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Hire attitude and gratitude...train aptitude!

dvm360dvm360 November 2023
Volume 54
Issue 11
Pages: 14

As we celebrate Thanksgiving this month, reflect on qualities that display good character of potential veterinary staff and show your team gratitude

I had a lovely conversation with veterinary practice owners at last month’s Fetch Coastal conference in Atlantic City, New Jersey. The practice owners told me how challenging it was to hire support staff with experience and a thorough understanding of veterinary medicine. They told me they had incredibly outstanding personalities. The clients loved them, but fellow team members were frustrated with their inability to grasp certain concepts. So, the office owners decided to let these 2 team members go. My 1-word reply was “Why?!” Following that was “Were they mentored?” Unfortunately, the team did not have enough time to level up these 2 individuals. In the end, everyone lost.

In the veterinary medicine world, creating a successful practice hinges not only on the skills of the veterinarians but also on the strength of the supporting team. Although technical expertise is undoubtedly essential, the success of a veterinary practice often depends on the attitudes and values of its staff members. Finding an employee who prioritizes passion, enthusiasm, and appreciation are key considerations when hiring staff.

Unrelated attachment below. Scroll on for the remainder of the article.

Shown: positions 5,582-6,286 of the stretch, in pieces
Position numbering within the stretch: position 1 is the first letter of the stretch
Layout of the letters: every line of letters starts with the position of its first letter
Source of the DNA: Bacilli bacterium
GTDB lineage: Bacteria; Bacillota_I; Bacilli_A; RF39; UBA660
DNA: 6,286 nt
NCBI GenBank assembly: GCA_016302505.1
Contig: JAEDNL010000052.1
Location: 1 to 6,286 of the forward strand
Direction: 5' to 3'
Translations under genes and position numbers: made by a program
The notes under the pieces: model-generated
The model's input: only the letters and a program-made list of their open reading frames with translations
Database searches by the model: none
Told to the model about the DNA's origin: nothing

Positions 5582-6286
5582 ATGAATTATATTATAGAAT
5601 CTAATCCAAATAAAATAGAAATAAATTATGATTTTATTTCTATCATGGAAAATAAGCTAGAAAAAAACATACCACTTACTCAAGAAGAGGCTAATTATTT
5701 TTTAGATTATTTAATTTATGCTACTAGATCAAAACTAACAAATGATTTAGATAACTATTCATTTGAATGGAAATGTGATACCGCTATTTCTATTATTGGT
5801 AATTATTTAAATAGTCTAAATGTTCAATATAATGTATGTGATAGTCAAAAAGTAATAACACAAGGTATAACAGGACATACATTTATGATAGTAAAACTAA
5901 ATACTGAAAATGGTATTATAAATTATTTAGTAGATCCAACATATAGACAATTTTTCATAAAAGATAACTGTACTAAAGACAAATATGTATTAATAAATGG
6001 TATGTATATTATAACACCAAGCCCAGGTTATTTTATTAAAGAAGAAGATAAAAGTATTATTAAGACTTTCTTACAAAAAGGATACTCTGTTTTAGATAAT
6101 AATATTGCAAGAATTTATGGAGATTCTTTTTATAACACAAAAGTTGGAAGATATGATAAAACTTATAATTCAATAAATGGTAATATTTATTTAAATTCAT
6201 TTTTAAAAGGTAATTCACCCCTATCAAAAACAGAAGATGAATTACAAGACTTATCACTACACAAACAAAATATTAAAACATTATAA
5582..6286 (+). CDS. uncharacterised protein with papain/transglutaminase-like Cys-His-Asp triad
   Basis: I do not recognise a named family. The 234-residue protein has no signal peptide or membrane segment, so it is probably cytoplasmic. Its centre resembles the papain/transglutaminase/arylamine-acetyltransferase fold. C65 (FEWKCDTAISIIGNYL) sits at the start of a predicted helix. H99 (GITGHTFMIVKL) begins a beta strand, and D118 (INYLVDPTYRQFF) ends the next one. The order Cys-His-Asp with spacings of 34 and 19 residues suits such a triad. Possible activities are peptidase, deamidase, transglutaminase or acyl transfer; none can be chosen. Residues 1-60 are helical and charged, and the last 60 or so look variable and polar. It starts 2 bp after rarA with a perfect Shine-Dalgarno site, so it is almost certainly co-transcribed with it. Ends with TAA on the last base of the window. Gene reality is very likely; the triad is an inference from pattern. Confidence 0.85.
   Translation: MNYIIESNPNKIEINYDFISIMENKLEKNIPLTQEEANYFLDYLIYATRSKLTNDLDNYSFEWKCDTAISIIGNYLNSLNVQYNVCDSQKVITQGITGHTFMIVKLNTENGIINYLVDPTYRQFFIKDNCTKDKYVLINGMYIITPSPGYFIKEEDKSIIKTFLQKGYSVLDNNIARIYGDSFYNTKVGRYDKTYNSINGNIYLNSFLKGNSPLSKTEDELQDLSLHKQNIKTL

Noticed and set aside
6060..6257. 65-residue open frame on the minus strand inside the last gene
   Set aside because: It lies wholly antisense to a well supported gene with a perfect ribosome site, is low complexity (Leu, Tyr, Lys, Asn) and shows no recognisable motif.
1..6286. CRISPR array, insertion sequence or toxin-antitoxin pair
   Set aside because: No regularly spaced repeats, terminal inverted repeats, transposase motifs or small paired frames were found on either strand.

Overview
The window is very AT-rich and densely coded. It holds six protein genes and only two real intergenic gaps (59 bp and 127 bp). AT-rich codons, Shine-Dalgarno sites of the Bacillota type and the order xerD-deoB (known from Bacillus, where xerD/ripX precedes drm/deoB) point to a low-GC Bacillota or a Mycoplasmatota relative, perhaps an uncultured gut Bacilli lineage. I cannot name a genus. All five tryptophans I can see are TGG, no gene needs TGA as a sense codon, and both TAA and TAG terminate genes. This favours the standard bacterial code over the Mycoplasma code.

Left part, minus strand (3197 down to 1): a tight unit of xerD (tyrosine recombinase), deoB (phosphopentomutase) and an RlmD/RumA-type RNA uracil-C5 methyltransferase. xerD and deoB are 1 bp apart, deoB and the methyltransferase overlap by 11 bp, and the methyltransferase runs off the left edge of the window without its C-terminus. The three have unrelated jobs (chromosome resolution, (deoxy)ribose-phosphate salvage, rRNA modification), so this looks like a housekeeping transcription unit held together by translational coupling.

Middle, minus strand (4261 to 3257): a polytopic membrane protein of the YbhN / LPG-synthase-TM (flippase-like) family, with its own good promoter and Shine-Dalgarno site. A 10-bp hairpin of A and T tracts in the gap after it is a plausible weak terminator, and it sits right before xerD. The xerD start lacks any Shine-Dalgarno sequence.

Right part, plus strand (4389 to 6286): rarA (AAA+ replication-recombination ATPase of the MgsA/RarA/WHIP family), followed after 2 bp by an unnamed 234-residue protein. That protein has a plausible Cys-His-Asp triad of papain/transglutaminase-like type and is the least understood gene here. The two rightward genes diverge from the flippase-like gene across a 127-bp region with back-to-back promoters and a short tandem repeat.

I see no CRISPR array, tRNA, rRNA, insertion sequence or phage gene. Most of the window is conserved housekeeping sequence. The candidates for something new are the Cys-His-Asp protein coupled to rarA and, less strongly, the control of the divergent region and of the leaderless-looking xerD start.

deine_liebe / stock.adobe.com

deine_liebe / stock.adobe.com

The power of attitude

Many of you have heard me say this in my practice management talks: hire attitude, train aptitude. Perfect attitude plays a pivotal role in shaping the work environment of a veterinary practice. Have you ever been to a restaurant that you truly loved, yet the attitude of the server was just awful? It most likely ruined your experience! When hiring, look for candidates who display a positive and can-go attitude. This attitude can be contagious and inspire a sense of camaraderie among the team, which is essential for a smoothly functioning practice.

Passion for animals

One of the most critical qualities to seek when hiring veterinary staff is
a genuine passion and curiosity for animals. Individuals who truly love animals are more likely to go above and beyond in their care, ensuring that every patient receives the attention and affection they deserve. However, I also appreciate candidates who are genuinely curious about how the dog’s heart works or what Cushing disease is because the curriculum in school may not have taught them that. Passionate individuals will also be more motivated to continue learning and improving their skills, making them valuable assets to the practice.

Enthusiasm for learning

Enthusiastic team members are eager to learn and adapt to new challenges. The new veterinary assistant and technician graduates are hungry to work and be mentored in an environment that allows them to be both challenged and fulfilled. Veterinary medicine is a field that is constantly evolving, and hiring individuals with a thirst for knowledge ensures that your practice remains up-to-date with the latest advancements.

If your practice is not equipped to provide the necessary mentorship and tools needed for success, please look at available online resources. If you encourage and support their ongoing continuing education, then you will benefit from a staff that can tackle a wide range of cases with confidence. Invest in their education, and they will invest in the hospital’s mission.